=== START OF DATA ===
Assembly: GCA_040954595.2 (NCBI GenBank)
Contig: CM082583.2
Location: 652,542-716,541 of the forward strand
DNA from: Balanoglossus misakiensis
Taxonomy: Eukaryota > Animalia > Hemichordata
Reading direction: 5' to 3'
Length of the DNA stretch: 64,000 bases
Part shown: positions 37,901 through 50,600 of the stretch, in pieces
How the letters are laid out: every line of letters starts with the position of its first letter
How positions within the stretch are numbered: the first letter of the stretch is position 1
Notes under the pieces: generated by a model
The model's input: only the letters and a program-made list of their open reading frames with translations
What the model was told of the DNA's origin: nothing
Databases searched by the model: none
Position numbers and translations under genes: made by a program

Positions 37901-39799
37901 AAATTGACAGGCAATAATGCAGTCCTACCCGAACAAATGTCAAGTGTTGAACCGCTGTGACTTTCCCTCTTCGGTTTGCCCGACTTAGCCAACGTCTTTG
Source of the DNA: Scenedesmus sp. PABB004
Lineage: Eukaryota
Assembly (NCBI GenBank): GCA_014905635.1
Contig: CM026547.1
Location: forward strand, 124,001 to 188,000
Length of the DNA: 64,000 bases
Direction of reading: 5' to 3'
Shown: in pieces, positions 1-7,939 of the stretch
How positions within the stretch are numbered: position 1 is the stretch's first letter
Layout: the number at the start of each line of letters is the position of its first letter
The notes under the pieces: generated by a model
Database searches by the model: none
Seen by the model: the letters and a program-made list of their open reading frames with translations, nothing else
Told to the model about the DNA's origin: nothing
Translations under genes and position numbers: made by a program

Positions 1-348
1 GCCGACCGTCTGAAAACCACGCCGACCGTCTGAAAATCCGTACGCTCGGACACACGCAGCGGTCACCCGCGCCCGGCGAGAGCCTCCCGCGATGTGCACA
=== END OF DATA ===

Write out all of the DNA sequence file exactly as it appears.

Assembly: GCA_040954595.2 (NCBI GenBank)
Contig: CM082583.2
Location: 652,542-716,541 of the forward strand
DNA from: Balanoglossus misakiensis
Taxonomy: Eukaryota > Animalia > Hemichordata
Reading direction: 5' to 3'
Length of the DNA stretch: 64,000 bases
Part shown: positions 37,901 through 50,600 of the stretch, in pieces
How the letters are laid out: every line of letters starts with the position of its first letter
How positions within the stretch are numbered: the first letter of the stretch is position 1
Notes under the pieces: generated by a model
The model's input: only the letters and a program-made list of their open reading frames with translations
What the model was told of the DNA's origin: nothing
Databases searched by the model: none
Position numbers and translations under genes: made by a program

Positions 37901-39799
37901 AAATTGACAGGCAATAATGCAGTCCTACCCGAACAAATGTCAAGTGTTGAACCGCTGTGACTTTCCCTCTTCGGTTTGCCCGACTTAGCCAACGTCTTTG
Source of the DNA: Scenedesmus sp. PABB004
Lineage: Eukaryota
Assembly (NCBI GenBank): GCA_014905635.1
Contig: CM026547.1
Location: forward strand, 124,001 to 188,000
Length of the DNA: 64,000 bases
Direction of reading: 5' to 3'
Shown: in pieces, positions 1-7,939 of the stretch
How positions within the stretch are numbered: position 1 is the stretch's first letter
Layout: the number at the start of each line of letters is the position of its first letter
The notes under the pieces: generated by a model
Database searches by the model: none
Seen by the model: the letters and a program-made list of their open reading frames with translations, nothing else
Told to the model about the DNA's origin: nothing
Translations under genes and position numbers: made by a program

Positions 1-348
1 GCCGACCGTCTGAAAACCACGCCGACCGTCTGAAAATCCGTACGCTCGGACACACGCAGCGGTCACCCGCGCCCGGCGAGAGCCTCCCGCGATGTGCACA